Artist Song Time Album Year
Go Go Penguin
GoGo Penguin Everything Is Going to Be OK 4:42 Everything Is Going to Be OK 2023
Lakiko Tobogan 4:14 What To Do, How To Live? 2023
The Wood Demons
The Wood Demons Big Game Fishing 5:04 Angels of Peckham Rye 2020
Rachel Flowers
Rachel Flowers My World 6:47 Single 2022
Dominic Sanderson Like Shards of Glass Falling Through My Fingers 19:33 Impermanence 2023
Honeypaw Kolme kakea 2:41 Kolme käkeä 2023
Nashville Ambient Ensemble Refraction 4:55 Light and Space 2023
Marekvist Fanden 7:20 Varde 2023
Chaos and the Cosmos
Chaos and The Cosmos The Singularity 5:36 Our Song 2023
Daniel Gillette 0:39
Daniel Gillett Homes 3:22 Moorland 2017
Secret Sky
Secret Sky Fear a Bhata 7:04 Opium 2023

Everything Is Going to Be OK

GoGo Penguin “Everything Is Going To Be OK” Concentrating mostly in minimal classical, experimental and jazz, Gogo Penguin are simply superb musicians. Utilizing piano, bass and drums, this trio masterfully creates heavenly ambient sonic textures. Even with a recent member shakeup, these three bring certain cohesion to their work, which examines their personal recent dark times and concludes that everything, indeed, will be OK. Favourite Track: (4:45) Everything Is Going To Be OK

  1. Although Bosnian artist, Lakiko, has released several EPs, this is her first full-length outing. She is a cellist who utilizes looping and sings with an incredibly clear voice, in a Bosnian technique called, “Sevdalinka.” The music is haunting, ominous, and often dissonant, with dashes of electronica. Altogether enchanting.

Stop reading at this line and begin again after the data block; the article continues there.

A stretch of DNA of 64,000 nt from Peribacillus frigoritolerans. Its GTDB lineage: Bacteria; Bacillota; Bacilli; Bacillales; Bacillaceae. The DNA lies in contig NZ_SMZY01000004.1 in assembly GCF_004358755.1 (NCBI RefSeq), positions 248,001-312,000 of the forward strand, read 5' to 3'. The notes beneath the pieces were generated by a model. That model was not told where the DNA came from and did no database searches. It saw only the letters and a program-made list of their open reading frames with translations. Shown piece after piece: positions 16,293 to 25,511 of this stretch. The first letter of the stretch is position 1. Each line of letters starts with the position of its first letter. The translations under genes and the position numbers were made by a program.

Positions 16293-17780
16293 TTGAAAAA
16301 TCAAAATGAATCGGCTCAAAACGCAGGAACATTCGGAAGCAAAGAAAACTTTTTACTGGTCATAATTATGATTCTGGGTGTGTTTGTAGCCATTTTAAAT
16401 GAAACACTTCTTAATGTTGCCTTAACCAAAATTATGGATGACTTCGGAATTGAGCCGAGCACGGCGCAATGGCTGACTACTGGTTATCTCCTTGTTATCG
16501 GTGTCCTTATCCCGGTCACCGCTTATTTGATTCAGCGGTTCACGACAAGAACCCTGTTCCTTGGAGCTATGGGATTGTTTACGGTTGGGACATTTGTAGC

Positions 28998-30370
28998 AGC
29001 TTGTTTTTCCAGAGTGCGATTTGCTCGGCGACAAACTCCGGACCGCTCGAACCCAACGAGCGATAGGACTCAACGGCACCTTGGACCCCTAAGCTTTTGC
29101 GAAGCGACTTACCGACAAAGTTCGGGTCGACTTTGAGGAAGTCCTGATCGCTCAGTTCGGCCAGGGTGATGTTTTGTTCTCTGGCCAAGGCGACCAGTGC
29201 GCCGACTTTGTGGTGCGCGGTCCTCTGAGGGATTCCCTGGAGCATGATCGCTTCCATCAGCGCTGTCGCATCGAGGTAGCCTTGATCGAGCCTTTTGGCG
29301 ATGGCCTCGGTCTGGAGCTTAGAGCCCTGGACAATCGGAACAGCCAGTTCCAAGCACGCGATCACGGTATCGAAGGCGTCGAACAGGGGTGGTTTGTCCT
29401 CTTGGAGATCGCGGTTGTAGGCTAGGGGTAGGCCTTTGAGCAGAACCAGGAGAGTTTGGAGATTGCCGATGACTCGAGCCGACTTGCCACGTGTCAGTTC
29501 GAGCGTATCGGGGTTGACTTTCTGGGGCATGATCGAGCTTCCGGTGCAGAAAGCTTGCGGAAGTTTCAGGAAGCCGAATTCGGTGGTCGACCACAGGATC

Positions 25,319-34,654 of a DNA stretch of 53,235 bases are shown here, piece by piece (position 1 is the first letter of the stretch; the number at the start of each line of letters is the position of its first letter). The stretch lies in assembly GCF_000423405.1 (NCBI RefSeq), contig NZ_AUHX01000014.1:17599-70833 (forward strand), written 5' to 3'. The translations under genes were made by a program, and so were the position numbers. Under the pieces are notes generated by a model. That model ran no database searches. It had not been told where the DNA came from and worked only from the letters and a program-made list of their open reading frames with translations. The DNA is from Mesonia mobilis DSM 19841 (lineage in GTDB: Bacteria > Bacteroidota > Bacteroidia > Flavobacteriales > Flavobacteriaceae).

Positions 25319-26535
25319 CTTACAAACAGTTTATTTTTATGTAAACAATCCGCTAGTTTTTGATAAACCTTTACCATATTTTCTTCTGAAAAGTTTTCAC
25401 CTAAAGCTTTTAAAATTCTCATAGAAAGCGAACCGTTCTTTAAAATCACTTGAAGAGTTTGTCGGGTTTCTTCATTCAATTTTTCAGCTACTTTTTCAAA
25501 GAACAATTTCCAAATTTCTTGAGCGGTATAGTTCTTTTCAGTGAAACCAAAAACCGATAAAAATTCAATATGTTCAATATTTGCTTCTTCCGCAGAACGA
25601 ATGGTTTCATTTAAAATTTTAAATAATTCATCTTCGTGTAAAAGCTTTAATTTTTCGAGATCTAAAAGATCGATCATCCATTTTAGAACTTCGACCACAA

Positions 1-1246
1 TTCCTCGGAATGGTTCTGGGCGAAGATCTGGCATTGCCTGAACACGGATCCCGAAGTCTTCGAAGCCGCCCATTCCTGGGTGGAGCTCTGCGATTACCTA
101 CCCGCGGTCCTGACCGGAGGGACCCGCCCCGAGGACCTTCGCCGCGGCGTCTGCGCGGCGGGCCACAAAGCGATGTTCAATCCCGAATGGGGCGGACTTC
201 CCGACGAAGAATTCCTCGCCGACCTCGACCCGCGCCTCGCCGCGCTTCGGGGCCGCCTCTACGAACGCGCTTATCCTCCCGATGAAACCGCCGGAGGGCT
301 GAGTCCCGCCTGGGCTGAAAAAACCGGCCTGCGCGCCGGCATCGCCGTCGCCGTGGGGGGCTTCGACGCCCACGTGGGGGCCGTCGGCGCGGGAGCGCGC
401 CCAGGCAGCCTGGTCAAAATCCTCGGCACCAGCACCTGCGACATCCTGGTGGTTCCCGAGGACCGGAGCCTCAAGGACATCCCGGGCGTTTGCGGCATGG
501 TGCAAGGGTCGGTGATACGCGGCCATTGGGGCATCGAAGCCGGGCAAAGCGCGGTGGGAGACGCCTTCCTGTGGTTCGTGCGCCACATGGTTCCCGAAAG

1. This band creates lush landscapes with all of the usual instruments of a rock band, plus electric violin.The music is hard to categorize, there are elements of post-rock, psych and folk, culminating in a mostly phantasmagoric dip into deep waters.The vocals suit the material perfectly, which, while often atmospheric and eerie, does verge into heavy territory, and they do that well. However, I feel they shine when they evoke the ethereal.
      1. Rachel is a superlative multi-instrumentalist, vocalist, and composer who released this single, which she’d withheld from her late 2021 release “Bigger on the Inside. I think it would have fit, but the artist is the final word in these matters. I’m just glad she decided to let us all hear it. Stylistically, it is progressive rock and jazz, for the most part, with some pop thrown in for good measure.
        1. An impressive offering from a young UK artist, Here he brings a full band plus Hammond organ, mellotron, synthesizers, keyboards, violin and viola and also flute and saxophone. He’s a gifted acoustic and electric guitarist, using mostly hushed vocals, to convey a sense of introspection. The music veers from soft melodies, with choir-like voices, to hard hitting angularity, sort of a crash course of classic progressive music, yet keeping firmly to the present.